First ferry flight (
"Hi-flite" Nr 1) took place with 4 Canadair NF-5B (K-4002/03/05/06), these landed at Twenthe AB on 19-11-69. A total of 20 flights, lasting between a minimum of 3 and maximum of 25 days, took place. The very last aircrafts to reach Dutch soil were NF-5A K-3071 and NF-5B K-4030 on 20-03-72 with "Hi-flite" Nr 20A.

           
            Canadair NF-5B K-4001 seen at Woendsrecht in May 1971 still without Squadron bagde.
                                                                               Photo: Archive The Northrop F-5 Enthusiast   

Initially the NF-5 training unit operated as Transitie Vliegopleiding (TVO) at Woendsrecht AB; Squadron 315 took over in May 1970 training duties, when enough aircrafts were available.

Camouflage

All Dutch NF-5s were delivered in standard camouflage and this was kept for a long time. In the mid-80s three new camouflages were experimented: grey only, a two-tone grey/blue, and a so-called "F-16". The grey only was finally selected and applied to several aircrafts, see serial list for details.


Canadair NF-5B K-4011, 316 Squadron, with long-range tanks, in original coulours in Italy on
29-09-1985.
                                                    Photo: Archive The Northrop F-5 Enthusiast

         
            Canadair NF-5A K-3036, 314 Squadron in definitive all-grey colour seen in November 1987.
                                                                                                     Photo: Charles Stewart

 
Immaculate Canadair NF-5B K-4014 in two-towne grey/blue without Squadron badge, August 1983.

                                                                        Photo: Archive The Northrop F-5 Enthusiast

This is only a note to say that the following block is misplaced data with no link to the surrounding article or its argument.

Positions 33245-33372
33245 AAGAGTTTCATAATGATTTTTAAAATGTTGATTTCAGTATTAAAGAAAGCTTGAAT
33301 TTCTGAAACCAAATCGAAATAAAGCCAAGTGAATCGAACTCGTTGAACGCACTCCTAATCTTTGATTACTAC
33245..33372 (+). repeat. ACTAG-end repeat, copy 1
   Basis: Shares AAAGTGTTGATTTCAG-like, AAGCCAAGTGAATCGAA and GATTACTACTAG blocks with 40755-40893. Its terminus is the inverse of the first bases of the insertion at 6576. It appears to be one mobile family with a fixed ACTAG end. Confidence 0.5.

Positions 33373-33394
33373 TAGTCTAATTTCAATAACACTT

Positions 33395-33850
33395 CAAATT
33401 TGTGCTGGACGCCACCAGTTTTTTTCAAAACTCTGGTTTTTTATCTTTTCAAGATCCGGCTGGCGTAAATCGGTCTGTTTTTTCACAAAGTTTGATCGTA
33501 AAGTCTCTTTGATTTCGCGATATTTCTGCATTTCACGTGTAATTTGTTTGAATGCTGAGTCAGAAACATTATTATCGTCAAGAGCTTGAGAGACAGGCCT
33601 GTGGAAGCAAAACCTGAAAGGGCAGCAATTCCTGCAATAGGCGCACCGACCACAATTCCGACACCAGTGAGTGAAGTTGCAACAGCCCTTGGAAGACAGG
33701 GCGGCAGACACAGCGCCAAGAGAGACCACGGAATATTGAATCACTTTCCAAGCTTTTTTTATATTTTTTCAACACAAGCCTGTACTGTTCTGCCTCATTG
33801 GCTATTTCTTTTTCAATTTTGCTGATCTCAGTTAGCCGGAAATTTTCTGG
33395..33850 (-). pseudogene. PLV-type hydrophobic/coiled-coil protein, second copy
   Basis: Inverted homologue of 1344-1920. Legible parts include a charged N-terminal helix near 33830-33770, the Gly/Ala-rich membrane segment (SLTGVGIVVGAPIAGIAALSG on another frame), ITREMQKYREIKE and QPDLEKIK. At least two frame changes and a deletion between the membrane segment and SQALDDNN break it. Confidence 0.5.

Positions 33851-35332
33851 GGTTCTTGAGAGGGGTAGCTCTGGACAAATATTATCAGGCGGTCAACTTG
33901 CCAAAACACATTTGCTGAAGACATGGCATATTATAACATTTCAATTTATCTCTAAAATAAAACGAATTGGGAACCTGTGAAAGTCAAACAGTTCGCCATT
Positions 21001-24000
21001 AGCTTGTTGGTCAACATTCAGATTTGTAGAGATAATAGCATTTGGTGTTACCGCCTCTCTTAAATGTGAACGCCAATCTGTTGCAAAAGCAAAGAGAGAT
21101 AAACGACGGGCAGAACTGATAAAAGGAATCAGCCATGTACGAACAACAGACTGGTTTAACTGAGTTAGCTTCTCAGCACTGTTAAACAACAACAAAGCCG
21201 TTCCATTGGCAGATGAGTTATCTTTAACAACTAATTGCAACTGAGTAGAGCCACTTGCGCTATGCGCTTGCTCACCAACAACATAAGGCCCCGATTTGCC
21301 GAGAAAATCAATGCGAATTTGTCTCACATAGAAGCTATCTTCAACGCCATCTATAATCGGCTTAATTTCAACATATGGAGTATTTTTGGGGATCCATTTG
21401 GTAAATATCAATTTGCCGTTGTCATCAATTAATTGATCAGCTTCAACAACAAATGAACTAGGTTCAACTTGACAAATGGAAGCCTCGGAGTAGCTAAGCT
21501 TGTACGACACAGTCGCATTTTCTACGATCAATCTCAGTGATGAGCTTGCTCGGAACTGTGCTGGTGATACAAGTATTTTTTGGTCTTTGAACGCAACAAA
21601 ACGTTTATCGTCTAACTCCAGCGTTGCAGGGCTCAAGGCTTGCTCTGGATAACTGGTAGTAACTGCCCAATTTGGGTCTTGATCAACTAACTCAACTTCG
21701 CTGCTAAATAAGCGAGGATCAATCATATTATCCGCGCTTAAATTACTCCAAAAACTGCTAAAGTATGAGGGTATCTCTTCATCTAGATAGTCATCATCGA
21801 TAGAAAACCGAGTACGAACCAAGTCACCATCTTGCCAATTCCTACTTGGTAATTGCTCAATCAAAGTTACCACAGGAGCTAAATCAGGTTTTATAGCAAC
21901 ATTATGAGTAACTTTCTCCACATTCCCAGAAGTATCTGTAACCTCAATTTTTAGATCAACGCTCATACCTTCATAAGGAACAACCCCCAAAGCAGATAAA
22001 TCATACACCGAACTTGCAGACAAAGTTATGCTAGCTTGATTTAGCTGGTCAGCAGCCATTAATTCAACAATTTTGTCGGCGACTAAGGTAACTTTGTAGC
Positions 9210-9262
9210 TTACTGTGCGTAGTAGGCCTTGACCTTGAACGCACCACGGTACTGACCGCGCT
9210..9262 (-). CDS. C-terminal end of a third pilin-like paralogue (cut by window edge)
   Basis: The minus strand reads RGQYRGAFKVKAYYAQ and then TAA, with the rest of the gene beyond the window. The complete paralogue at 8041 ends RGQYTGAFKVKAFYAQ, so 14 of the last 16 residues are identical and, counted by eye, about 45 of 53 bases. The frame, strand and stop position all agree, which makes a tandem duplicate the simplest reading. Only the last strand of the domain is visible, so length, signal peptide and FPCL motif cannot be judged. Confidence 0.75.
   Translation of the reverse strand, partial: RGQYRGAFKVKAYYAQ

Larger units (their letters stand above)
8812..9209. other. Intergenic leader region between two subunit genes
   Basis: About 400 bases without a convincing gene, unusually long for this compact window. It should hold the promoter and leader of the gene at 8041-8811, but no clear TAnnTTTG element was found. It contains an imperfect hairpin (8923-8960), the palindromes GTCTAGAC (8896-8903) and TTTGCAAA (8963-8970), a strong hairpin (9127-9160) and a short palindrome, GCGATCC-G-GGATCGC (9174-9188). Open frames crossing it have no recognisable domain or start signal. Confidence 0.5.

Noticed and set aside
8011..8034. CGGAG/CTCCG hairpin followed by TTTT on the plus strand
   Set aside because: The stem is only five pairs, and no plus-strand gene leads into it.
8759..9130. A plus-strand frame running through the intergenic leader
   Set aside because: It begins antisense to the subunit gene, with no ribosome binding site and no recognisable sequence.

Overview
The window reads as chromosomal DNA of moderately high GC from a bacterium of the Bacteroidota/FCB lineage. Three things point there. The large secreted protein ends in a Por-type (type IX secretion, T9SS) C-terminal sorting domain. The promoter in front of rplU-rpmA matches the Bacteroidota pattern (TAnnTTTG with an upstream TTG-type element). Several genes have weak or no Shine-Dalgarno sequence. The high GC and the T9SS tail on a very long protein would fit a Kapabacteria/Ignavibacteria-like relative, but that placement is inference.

Canadair NF-5A K-3028, 315 Squadron seen on July 1984, in "F-16" camouflage. Note coloured tail-badge;
this was by 1985 toned-down, see picture in "Units" page.                                    
Photo: Jos Wigbold
Utilisation
The aircrafts were used during their Dutch career mainly in the fighter-bomber role (apart from training), flying low-level missions against troops and ground installations. The Vliehors range, on the same name island, was utilised for weapons training.

They were also used as day only interceptors (due to lack of radar), armed with AIM-9J, Sidewinder for a few months at the beginning of 1982, during an interim period between the phase-out of Lockheed F-104G and the operational introduction of the General Dynamics F-16.


Canadair NF-5A K-3056 belonging to the 313 Squadron in new grey camouflage and armed with
inert AIM-9J Sidewinders, blue painted.
                 Photo: Archive The Northrop F-5 Enthusiast     

Dissimilar air-combat training was also exercised;
in the early years the under-fuselage tank was  painted with two red bands, later a panel was painted either in red, white or yellow colours on the aircraft used.
           
            Sometimes only two red bands plus the nose of the under-fuselage tank were painted in red, as
            seen here ind December 1977.
                            Photo: Archive The Northrop F-5 Enthusiast
Canadair NF-5A K-3014
, 316 Squadron, with red panel and AIM9-J used for dissimilar training
seen in June 1990.
                                           Photo: Archive The Northrop F-5 Enthusiast